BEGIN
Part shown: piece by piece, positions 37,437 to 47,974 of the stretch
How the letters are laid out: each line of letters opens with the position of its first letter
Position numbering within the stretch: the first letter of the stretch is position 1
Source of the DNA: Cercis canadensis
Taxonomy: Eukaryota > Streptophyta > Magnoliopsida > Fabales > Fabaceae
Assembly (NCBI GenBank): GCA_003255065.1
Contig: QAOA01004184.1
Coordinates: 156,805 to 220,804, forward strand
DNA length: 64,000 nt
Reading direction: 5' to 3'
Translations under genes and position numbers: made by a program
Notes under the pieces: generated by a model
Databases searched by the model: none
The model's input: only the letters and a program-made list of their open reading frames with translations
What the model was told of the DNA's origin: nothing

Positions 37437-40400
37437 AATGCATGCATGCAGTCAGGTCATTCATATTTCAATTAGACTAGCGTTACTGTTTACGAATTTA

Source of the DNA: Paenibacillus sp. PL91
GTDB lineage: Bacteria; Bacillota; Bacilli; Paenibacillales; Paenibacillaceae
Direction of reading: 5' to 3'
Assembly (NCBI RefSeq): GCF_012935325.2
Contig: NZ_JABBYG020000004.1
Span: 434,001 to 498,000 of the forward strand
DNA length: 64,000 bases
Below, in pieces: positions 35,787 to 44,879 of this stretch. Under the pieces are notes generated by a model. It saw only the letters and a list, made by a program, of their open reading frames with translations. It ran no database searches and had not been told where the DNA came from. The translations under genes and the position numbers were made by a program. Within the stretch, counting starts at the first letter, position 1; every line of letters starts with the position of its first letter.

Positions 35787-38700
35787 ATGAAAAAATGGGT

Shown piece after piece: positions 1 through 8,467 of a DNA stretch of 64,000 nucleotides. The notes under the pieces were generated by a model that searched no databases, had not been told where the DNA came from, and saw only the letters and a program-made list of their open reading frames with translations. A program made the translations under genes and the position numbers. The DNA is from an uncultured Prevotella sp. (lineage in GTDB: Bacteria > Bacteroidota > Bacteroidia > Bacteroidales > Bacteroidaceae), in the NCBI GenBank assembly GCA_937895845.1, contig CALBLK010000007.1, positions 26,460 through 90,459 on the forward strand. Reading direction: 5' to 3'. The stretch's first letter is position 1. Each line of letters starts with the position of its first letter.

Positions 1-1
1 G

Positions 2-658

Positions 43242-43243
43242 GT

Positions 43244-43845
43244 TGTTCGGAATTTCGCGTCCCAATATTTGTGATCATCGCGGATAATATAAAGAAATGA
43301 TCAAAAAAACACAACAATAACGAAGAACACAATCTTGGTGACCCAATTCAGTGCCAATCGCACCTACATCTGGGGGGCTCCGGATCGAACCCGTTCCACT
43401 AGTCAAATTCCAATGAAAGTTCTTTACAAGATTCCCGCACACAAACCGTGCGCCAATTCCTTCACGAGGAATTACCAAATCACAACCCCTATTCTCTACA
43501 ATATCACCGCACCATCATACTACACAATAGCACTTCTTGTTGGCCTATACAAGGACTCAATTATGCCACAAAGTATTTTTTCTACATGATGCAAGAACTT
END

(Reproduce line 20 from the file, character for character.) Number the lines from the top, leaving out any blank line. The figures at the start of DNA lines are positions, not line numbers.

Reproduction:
Direction of reading: 5' to 3'